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Georgia’s jobless rate at a 17-year low, 4.1 %

Georgia’s Labor Commissioner, Mark Butler, announced on Thursday that the state has set records for employed residents, labor force, and jobs for June – which is continuing a trend from recent months.

Georgia is approaching the 5-million mark for employed residents. At the same time, Georgia posted more than 4.5 million jobs and a labor force of almost 5.2 million.

Meanwhile, the jobless rate dropped to a level not seen since 2001 even as the national rate ticked up 0.2 percent.

“While the nation’s jobs and unemployment numbers are beginning to level off, Georgia continues to improve across just about every metric,” said Butler. “Georgia remains one of the premier states in which to live and work.”

Georgia hit a record high 4.94 million employed residents in June. That number was up by 15,345 over the month and by more than 123,452 since June 2017.

Likewise, Georgia’s labor force continued to climb, increasing by 10,401 in June to a record high of about 5.1 million. It has grown by 97,510 over the last 12 months.

Georgia’s June unemployment rate came in at 4.1 percent, down 0.1 percent over the last month. The state rate was 4.7 percent a year ago. The national unemployment rate is slightly better at 4 percent, though the gap has narrowed over the last year.

Jobs were also up by 14,200 in June to over 4.5 million, an all-time high. Over the past 12 months, Georgia added 77,300 jobs.

Butler said all of these numbers continue trends going back many months.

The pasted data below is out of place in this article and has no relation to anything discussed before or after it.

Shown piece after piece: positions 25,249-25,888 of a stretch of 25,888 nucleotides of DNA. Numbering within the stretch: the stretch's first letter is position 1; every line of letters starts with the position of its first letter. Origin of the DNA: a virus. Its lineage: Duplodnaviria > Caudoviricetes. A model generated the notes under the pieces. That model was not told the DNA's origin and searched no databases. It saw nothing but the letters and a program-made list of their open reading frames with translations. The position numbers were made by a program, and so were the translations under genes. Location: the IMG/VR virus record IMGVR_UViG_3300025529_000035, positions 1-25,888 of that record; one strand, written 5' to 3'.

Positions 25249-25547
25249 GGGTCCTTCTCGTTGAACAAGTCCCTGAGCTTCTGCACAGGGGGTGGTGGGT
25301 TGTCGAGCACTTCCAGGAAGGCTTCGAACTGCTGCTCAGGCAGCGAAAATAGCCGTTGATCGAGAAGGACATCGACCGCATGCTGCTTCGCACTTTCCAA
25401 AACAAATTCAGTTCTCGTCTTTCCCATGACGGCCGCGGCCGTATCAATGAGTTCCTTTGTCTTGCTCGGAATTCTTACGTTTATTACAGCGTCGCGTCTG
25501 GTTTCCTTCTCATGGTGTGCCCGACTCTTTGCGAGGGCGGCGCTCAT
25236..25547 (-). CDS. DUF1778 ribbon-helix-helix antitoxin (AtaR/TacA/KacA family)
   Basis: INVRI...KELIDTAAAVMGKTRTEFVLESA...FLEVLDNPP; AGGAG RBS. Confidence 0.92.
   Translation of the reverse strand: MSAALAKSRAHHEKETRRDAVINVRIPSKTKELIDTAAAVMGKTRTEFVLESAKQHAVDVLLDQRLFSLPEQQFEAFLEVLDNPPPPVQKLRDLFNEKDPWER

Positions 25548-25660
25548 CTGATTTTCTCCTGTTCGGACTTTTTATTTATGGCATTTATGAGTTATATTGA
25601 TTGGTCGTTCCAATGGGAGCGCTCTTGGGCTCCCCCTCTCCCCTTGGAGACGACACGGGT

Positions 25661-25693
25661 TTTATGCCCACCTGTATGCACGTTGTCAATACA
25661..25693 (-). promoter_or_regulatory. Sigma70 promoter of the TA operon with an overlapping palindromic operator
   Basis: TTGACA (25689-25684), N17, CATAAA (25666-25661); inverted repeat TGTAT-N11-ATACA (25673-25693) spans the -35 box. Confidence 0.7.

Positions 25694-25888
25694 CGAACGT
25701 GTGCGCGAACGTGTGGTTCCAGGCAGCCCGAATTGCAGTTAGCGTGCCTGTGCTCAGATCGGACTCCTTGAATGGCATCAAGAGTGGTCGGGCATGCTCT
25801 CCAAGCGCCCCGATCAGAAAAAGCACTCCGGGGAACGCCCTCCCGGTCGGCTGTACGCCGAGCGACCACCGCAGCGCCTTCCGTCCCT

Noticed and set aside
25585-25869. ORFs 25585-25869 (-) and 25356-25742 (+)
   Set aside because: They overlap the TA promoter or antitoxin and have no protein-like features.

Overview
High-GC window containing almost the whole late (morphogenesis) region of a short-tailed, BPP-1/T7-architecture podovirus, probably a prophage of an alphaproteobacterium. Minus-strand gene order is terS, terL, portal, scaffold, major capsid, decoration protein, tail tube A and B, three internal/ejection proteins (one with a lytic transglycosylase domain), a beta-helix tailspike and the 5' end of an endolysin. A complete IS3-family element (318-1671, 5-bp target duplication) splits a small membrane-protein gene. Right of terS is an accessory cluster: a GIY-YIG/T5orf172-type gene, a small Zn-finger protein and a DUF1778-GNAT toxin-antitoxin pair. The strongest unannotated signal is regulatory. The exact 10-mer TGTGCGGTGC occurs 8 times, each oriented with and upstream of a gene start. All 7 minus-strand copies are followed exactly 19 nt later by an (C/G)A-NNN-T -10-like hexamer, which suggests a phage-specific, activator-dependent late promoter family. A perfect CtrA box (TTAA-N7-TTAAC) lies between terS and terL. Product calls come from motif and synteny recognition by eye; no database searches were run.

“Georgia’s labor force and job market are as big as they have ever been, and they continue to grow,” said Butler.

Most of those job gains came in the professional business services; other services; and the trade, transportation, and utilities industry.

Over the past year, Georgia has added more than 10,000 jobs in each of the following sectors: trade, transportation and utilities; education and health services; construction; and leisure and hospitality. Construction in particular is continuing to have a very strong year, seeing growth of 8.8 percent over the year. This is the largest year-over-year percent gain since August 1999.

“When you see that big of a jump in construction jobs over the year, that points to a strong economy,” said Butler.

The number of unemployment claims filed in June was down about 2 percent and remain down by nearly 15 percent over the last year.

There were 57,752 jobs posted on during June. Of those jobs, 36 percent were for STEM occupations.

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